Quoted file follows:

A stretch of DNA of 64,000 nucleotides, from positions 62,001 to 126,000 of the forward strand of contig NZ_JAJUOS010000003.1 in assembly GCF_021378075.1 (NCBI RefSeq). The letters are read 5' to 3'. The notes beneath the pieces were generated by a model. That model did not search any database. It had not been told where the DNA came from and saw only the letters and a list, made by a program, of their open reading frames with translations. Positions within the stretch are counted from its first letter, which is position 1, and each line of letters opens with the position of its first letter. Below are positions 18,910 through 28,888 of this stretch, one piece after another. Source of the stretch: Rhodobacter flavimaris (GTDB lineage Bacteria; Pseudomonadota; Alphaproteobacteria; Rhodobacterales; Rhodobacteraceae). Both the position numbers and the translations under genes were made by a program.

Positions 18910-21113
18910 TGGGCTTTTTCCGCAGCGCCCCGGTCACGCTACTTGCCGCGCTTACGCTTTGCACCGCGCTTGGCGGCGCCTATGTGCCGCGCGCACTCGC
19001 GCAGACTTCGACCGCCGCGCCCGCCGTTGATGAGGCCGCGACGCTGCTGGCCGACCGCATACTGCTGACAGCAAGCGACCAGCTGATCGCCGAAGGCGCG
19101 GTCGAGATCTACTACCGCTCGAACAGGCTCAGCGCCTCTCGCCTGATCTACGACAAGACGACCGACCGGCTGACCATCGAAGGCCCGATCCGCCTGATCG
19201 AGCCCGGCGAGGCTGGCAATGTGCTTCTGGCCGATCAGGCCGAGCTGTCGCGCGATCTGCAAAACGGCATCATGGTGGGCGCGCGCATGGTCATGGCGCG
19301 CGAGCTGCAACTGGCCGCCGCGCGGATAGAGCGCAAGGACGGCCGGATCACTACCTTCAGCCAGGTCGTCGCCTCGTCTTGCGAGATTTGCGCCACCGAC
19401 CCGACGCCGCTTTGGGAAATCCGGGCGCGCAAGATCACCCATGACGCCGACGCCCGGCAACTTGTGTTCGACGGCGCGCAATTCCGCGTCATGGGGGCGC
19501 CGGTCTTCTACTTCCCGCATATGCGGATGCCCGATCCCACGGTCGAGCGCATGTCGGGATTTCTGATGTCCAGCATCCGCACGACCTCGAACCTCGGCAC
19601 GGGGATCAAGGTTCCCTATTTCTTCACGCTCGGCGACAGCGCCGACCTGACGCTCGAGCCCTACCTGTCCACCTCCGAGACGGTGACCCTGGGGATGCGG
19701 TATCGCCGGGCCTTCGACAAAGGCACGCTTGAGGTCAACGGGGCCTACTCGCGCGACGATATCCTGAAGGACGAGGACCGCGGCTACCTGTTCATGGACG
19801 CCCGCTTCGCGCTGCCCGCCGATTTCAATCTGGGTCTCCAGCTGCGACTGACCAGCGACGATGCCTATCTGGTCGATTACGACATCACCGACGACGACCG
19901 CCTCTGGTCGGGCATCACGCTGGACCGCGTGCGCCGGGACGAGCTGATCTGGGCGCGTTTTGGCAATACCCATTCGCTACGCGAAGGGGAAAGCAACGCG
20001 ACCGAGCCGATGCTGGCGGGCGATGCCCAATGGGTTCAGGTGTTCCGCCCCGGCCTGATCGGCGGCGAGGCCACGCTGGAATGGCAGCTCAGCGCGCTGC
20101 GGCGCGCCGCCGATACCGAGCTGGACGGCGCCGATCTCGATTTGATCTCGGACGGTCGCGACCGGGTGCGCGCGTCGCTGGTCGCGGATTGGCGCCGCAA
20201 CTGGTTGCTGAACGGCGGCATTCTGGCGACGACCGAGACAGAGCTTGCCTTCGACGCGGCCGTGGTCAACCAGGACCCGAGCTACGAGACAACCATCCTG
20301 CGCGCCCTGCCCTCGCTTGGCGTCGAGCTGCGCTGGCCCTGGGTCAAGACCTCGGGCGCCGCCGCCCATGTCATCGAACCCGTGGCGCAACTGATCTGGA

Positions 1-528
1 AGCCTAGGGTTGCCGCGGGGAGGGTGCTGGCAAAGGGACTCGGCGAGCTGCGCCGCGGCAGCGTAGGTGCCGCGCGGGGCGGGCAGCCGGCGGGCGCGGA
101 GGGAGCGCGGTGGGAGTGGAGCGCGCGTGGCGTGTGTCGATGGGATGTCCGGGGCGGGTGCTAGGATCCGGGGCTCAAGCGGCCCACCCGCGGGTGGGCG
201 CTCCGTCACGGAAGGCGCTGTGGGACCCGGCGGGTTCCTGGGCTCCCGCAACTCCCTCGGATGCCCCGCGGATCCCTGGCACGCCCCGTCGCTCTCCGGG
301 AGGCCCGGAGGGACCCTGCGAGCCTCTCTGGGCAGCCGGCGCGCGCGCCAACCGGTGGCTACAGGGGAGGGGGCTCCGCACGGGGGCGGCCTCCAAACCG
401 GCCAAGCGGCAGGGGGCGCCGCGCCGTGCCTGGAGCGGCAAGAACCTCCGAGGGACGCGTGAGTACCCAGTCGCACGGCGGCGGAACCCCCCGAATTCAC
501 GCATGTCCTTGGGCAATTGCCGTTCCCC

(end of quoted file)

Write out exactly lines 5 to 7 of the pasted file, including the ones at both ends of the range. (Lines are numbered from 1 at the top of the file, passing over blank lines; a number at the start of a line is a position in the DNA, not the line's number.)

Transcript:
19101 GTCGAGATCTACTACCGCTCGAACAGGCTCAGCGCCTCTCGCCTGATCTACGACAAGACGACCGACCGGCTGACCATCGAAGGCCCGATCCGCCTGATCG
19201 AGCCCGGCGAGGCTGGCAATGTGCTTCTGGCCGATCAGGCCGAGCTGTCGCGCGATCTGCAAAACGGCATCATGGTGGGCGCGCGCATGGTCATGGCGCG
19301 CGAGCTGCAACTGGCCGCCGCGCGGATAGAGCGCAAGGACGGCCGGATCACTACCTTCAGCCAGGTCGTCGCCTCGTCTTGCGAGATTTGCGCCACCGAC